The second temptation: throw yourself down.  The devil takes Jesus to the top of the temple in Jerusalem, the highest point for miles around.  And this time it is Satan who breaks out some Scripture, quoting a couple of verses from Psalm 91 about God’s angels protecting God’s people from harm. Reading between the lines here, it sounds like the devil wants Jesus to throw himself off the top of the Temple so that angels will have to intervene, swooping down dramatically to save God’s Chosen One from certain death.


This temptation may be the hardest one to understand. But remember: this is about Jesus’ identity.  What kind of a Savior will he be? Who is he really? Well, if he does what the devil wants him to do, he will be spectacular and he will be famous–rescued by angels, in broad daylight, in downtown Jerusalem, for all the world to see.  In an instant, everyone would know that Jesus is the real deal, the certifiable Son of God. Then everyone would want to follow him.  It is a marketing ploy, a shortcut to success and, when you think about it, it is kind of brilliant.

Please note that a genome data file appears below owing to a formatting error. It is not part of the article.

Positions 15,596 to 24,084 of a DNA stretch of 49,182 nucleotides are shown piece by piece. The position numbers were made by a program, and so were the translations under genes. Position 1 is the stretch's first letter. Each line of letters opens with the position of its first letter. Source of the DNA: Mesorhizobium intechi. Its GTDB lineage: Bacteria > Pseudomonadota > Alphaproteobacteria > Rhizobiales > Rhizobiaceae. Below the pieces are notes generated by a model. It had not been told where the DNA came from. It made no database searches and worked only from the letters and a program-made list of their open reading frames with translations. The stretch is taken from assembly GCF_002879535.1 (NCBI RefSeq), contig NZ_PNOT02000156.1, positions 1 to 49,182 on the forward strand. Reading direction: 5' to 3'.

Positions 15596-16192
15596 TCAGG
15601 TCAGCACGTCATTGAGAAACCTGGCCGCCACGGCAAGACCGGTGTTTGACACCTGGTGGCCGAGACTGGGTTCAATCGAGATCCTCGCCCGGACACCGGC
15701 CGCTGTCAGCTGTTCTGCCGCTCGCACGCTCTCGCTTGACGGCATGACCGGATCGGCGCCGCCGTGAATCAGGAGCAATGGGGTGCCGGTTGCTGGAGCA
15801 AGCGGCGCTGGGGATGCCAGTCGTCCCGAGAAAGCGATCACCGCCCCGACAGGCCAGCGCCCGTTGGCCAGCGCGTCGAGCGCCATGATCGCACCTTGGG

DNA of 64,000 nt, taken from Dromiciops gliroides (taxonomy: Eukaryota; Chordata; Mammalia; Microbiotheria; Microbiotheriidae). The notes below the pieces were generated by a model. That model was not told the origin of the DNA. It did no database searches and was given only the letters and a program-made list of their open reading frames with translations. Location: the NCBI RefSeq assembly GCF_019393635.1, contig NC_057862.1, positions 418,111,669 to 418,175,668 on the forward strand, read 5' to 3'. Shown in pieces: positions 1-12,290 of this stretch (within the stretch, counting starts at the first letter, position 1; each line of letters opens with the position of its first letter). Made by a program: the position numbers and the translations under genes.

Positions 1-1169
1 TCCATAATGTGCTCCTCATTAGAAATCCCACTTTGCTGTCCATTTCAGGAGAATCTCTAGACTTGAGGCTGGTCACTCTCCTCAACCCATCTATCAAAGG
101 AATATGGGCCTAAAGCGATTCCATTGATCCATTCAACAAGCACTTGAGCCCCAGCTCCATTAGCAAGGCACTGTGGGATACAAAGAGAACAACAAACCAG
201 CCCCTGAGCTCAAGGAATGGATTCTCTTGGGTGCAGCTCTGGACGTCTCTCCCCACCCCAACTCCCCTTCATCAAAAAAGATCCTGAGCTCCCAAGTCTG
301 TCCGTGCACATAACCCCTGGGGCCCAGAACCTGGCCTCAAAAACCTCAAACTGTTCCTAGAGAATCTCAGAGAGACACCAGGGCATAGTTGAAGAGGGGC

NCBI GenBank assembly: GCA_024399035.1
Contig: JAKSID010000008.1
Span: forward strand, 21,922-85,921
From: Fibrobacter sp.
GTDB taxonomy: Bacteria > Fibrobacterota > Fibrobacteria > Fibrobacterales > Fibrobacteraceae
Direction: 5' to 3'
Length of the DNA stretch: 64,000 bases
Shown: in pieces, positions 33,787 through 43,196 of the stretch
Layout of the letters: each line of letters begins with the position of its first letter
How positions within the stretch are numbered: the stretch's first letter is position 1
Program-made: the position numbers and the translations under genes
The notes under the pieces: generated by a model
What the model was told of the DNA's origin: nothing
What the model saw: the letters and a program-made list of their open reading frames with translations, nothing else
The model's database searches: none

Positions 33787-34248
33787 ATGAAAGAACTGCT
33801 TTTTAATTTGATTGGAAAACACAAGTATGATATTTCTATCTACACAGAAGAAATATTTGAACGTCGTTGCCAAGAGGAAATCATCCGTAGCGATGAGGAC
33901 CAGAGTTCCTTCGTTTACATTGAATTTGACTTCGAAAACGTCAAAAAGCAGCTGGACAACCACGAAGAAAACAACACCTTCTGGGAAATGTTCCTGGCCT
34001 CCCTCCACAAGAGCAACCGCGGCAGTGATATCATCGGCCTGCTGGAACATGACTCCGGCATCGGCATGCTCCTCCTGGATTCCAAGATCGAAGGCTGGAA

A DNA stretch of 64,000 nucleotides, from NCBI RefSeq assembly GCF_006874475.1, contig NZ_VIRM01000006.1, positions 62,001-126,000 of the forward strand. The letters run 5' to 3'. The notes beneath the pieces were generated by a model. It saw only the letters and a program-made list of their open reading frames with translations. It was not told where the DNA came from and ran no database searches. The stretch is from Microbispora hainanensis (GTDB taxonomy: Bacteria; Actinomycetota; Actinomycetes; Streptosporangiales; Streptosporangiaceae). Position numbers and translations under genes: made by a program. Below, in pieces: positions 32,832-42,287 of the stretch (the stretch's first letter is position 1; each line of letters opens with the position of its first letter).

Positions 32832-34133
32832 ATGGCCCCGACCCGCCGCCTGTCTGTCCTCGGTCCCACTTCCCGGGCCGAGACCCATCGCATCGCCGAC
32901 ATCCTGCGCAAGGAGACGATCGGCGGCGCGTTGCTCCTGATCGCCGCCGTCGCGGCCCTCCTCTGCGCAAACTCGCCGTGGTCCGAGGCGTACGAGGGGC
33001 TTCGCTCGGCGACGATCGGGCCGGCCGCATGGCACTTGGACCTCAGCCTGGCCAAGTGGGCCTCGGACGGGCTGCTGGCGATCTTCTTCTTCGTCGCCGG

But Jesus is not interested.  This time he answers the devil by quoting from the Book of Deuteronomy: “It is said, Do not put the Lord your God to the test.” Maybe by now Jesus has started to see the path that God calls him to walk, the work that God calls him to do.  He already has some sense of where all of this is leading.  And there will be no shortcuts, no quick fixes, no easy success.  Betrayed, denied, abandoned and alone, Jesus will go to the cross –because that is who he is and that is what God intends for him to do.  Really.


The third temptation: the kingdoms of the earth. In an instant, Jesus sees all the nations of the known world –the vast empire of Rome, spread before his feet “All this will be yours,” the devil whispers.  “All you have to do is worship me.” The final temptation is subtle.  The devil knows that Jesus probably has little interest in the trappings of power: riding around in limousines, making big speeches to adoring crowds.  But as God’s Beloved, as the Chosen One, Jesus might be tempted to seize power for the sake of doing good.  Just imagine: same old empire, but with Jesus as Caesar; the power of Rome harnessed for the purpose of God.